Alanine Aminotransferase (ALT) Test: What Does It Mean?

Medically Reviewed by Jabeen Begum, MD on November 28, 2023
6 min read

The alanine aminotransferase (ALT) test is a blood test that checks for liver damage. ALT used to be called serum glutamic-pyruvic transaminase (SGPT). So, it's sometimes called an SGPT test. Your doctor can use this test to see if a disease, drug, or injury has damaged your liver.

Tracking your liver's health is important because of all the things it does for you. Your liver:

  • Makes a fluid called bile that helps your body digest food
  • Filters your blood to remove wastes and toxins
  • Makes substances that help your blood clot
  • Stores vitamins and minerals until you need them
  • Removes excess sugar from the blood

Toxins (including alcohol), infections, and various illnesses can cause damage to the liver.

This enzyme is found mainly in your liver, but smaller amounts of ALT are also present in your muscles, kidneys, and other organs.

Your body uses ALT to break down food into energy. Normally, ALT levels in the blood are low. If your liver is damaged, it will release more ALT into your blood and levels will rise.

But your ALT level alone doesn't give doctors a full picture of your liver health. That's why you often get it along with other liver tests.

Your doctor might recommend ALT blood testing if you have symptoms of liver disease or damage, such as:

  • Stomach pain or swelling
  • Nausea
  • Vomiting
  • Yellow skin or eyes (a condition called jaundice)
  • Weakness
  • Extreme tiredness
  • Dark-colored urine
  • Light-colored poop
  • Itchy skin

You might also get the test if you are at risk for liver damage for any of these reasons:

  • You've been exposed to a hepatitis virus.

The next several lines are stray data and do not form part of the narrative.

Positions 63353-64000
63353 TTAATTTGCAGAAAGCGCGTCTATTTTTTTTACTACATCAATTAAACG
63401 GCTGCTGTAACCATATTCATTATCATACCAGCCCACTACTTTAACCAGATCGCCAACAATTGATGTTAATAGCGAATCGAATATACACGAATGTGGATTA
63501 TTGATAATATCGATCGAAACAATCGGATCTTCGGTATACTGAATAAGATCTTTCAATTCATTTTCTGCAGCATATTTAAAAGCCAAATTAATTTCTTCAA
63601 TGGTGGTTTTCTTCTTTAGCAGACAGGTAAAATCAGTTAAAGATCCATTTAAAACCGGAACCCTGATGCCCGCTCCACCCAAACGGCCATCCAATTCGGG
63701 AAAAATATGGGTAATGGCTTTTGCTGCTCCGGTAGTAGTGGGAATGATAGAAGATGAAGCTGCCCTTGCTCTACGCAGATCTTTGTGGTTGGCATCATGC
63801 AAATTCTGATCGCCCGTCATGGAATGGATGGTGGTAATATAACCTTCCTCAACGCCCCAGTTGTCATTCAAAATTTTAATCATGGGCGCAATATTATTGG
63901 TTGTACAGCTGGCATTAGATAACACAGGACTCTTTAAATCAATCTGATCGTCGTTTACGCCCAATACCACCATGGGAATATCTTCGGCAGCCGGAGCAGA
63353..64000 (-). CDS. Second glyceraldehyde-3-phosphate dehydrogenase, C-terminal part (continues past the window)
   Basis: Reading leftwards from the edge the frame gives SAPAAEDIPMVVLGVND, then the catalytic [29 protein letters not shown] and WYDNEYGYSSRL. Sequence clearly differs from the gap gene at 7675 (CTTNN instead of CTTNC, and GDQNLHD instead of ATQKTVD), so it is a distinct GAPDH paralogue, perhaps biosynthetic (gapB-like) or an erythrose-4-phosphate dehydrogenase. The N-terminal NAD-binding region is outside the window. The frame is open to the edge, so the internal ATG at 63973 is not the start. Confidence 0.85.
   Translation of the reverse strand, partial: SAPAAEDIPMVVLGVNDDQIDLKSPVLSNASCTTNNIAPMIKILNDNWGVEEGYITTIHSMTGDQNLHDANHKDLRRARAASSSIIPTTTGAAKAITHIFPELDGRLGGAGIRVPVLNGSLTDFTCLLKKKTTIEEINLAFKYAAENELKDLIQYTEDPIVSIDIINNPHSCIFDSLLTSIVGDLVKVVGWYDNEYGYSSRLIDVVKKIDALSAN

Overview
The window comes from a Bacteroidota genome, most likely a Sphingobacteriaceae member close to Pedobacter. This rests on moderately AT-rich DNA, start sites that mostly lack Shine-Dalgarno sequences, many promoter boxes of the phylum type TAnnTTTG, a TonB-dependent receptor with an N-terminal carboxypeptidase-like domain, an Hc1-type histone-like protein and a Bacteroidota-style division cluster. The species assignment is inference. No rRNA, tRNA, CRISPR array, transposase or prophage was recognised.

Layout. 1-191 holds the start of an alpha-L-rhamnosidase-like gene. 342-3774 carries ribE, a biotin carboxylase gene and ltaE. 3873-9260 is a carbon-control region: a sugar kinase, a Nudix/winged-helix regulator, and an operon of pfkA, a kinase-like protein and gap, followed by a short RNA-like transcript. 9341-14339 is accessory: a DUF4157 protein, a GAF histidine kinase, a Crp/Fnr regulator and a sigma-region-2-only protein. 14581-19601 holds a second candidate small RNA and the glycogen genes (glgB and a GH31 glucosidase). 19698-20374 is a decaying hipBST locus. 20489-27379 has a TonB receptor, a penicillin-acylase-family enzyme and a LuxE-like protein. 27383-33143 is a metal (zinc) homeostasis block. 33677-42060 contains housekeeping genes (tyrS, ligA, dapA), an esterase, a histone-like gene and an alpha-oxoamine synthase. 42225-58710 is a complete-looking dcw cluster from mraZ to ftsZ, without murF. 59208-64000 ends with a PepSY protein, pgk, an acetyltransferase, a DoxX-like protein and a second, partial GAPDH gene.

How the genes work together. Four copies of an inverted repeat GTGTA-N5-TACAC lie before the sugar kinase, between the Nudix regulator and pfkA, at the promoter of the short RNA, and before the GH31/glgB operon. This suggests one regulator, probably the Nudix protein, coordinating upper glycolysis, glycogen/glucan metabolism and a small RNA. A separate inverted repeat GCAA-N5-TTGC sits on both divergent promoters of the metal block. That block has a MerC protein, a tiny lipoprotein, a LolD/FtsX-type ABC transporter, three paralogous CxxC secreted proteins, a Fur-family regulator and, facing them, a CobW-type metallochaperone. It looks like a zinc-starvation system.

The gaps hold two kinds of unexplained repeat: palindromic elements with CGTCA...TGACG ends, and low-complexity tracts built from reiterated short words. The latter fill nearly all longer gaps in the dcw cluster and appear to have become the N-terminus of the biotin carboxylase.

• You drink a lot of alcohol.
  • You have a family history of liver disease.
  • You take medicines known to cause liver damage. These include painkillers such as acetaminophen and ibuprofen.
  • You are obese.
  • You have diabetes.

The ALT test can be done as part of routine blood work, even if your doctor has no special reason for concern. If you've already been diagnosed with liver disease, your doctor can use the ALT test to see how well your treatment is working.

Your doctor might ask you to stop eating or drinking a few hours before the test. That's because the ALT blood test is often done with other blood tests that require fasting.

Some medicines can affect the results of this test. So, it's important to tell your doctor about any drugs or supplements you take. You might need to change your medication routine before the test, but check with your doctor first.

Intense exercise also can affect results. So, tell your doctor if you plan a vigorous workout before the test.


A nurse or lab tech will take a sample of your blood, usually from a vein in your arm. They will first tie a band around the upper part of your arm to make your vein fill with blood and swell up. Then, they will clean the area with an antiseptic and place a needle into your vein. Your blood will collect into a vial or tube.

The blood test should take only a couple of minutes. After your blood is taken, the lab tech will remove the needle and band, then put a piece of gauze and a bandage over the spot where the needle was inserted to stop the bleeding.

The ALT blood test is safe. Risks are usually minor and can include:

  • Bleeding
  • Bruising
  • Infection
  • Slight pain when the needle is inserted
  • Fainting or feeling dizzy